At least 24 children and a pregnant teacher were killed by a former police officer who went on a shooting and stabbing spree at a day care center in northeastern Thailand on Thursday shortly after he appeared in court on drug charges, police said.
As he fled, the attacker drove into a crowd of people and shot bystanders before he traveled home, where he killed his wife, their child and later himself, police said, before they confirmed that at least 38 people were slain in the deadliest rampage in the country’s history.
The attacker used a 9mm handgun but mainly attacked the children — who were 2 to 5 years old — with a knife, police said at a news conference Thursday.
“He started shooting, slashing, killing children at the Utai Sawan day care center,” Paisal Luesomboon, a police spokesperson, told the TV channel ThaiPBS.
At least 12 people were wounded, eight of them seriously, and were receiving medical treatment, the office of Police Gen. Surachete Hakparn said.
Among those who were killed in Uthai Sawan, which is 310 miles northeast of Bangkok in the province of Nong Bua Lamphu, were 21 boys and three girls, police said.
The suspect, whom police named as Panya Khamrab, 34, had served at Na Wang Police Station in Nong Bua Bamphu province until he was arrested with methamphetamines last year, officials said.
Khamrab died by suicide after the rampage, the officer in charge of the case, Col. Jackrapat Wijitwaitaya, told NBC News.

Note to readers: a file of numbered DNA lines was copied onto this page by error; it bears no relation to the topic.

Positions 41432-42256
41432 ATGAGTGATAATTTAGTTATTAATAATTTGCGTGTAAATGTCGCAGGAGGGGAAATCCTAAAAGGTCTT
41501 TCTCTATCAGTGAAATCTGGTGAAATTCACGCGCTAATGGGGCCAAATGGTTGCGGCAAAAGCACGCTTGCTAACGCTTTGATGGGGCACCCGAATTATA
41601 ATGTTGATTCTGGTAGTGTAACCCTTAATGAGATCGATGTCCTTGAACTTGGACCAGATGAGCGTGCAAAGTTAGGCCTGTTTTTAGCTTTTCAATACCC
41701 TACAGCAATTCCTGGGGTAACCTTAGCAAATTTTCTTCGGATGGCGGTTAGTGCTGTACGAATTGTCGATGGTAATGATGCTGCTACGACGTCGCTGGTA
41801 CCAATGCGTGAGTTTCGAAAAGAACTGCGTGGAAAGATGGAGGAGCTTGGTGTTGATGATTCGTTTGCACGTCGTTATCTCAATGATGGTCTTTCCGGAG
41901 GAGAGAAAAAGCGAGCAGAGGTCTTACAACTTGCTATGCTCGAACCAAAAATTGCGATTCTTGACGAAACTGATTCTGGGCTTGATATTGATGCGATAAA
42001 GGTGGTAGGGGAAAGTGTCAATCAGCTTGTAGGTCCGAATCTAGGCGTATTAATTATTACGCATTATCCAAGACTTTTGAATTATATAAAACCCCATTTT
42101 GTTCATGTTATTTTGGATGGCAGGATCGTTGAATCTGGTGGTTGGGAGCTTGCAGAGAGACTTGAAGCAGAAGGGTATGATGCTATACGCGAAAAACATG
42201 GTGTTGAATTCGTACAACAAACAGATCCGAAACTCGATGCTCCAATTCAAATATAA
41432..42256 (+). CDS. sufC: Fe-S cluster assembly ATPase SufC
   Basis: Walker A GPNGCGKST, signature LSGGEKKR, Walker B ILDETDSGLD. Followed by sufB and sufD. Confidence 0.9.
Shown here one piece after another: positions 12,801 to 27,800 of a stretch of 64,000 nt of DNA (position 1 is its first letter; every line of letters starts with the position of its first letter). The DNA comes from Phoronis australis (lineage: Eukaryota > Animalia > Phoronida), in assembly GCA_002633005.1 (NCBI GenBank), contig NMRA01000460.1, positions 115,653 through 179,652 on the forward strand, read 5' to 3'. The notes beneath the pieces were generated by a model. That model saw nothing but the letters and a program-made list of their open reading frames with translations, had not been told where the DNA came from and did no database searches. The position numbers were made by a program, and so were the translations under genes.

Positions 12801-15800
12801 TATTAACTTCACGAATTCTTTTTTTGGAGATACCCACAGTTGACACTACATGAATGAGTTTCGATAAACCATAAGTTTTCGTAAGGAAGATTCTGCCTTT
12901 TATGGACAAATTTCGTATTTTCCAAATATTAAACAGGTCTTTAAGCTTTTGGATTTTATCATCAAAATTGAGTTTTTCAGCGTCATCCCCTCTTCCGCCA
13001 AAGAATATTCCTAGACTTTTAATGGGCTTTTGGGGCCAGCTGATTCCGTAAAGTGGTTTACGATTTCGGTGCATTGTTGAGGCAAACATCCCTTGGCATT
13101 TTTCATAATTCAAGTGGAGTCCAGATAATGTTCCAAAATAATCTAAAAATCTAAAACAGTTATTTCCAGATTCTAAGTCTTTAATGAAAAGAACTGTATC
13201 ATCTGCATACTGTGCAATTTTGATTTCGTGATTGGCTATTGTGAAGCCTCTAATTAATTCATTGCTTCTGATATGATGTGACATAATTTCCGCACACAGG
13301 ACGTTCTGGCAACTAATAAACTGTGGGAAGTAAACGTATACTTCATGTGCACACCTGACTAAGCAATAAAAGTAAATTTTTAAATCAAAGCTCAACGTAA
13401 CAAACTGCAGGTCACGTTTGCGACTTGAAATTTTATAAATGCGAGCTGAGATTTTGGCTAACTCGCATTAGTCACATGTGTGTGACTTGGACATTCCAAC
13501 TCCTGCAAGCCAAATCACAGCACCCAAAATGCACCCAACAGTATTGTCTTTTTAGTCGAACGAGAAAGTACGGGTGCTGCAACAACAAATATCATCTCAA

The suspect had appeared in court hours earlier Thursday on a drug charge that led to him being fired from the police last year.
Khamrab entered the center at lunchtime, when about 30 children were present, local official Jidapa Boonsom told Reuters. One teacher who was shot dead was eight months pregnant, she said.
The attacker forced his way into a locked room where the children were sleeping, Jidapa said. More children would have been at the center had it not been for a spate of heavy rain.
Pictures circulating on social media, which NBC News has not verified, show children’s bodies lying in a room with alphabet posters and colorful learning material on the walls.
Police urged people not to share graphic pictures and videos of the scene.
In a statement on Facebook, Prime Minister Prayuth Chan-ocha called the shooting a “shocking incident.” He said he had ordered Lt. Gen. Yanyong Wech-Osoth, the commander in chief of the police, to fly to Nong Bua Lamphu “to take necessary actions and all involved parties to provide immediate relief to all affected people.”
Deputy Prime Minister Prawit Wongsuwan traveled Thursday to Uthai Sawan to meet the victims’ families, his office said, while the prime minister was expected to visit Friday.
The government said it would provide financial aid to the victims’ families to help cover funeral expenses and medical treatment.
The U.S. Embassy in Bangkok said in a statement it was saddened by the news and offered its “deepest condolences to the victims and their families.”
Gun ownership is high in Thailand compared with some other countries in Southeast Asia. Illegal weapons, many brought in from strife-torn neighboring countries, are common.
Mass shootings are rare in the country, where gun laws are strict and possession of an illegal firearm carries a prison sentence of up to 10 years, but not unknown.
In 2020, a soldier who was angry over a property deal gone sour killed at least 29 people and wounded 57 others in a rampage that spanned four locations.
Jon Ungphakorn, a former Thai senator, wrote on Facebook that Thailand should have "strict gun control and restrictions like Japan, England and many European countries" but added that it would require a citizen-led government to be realized.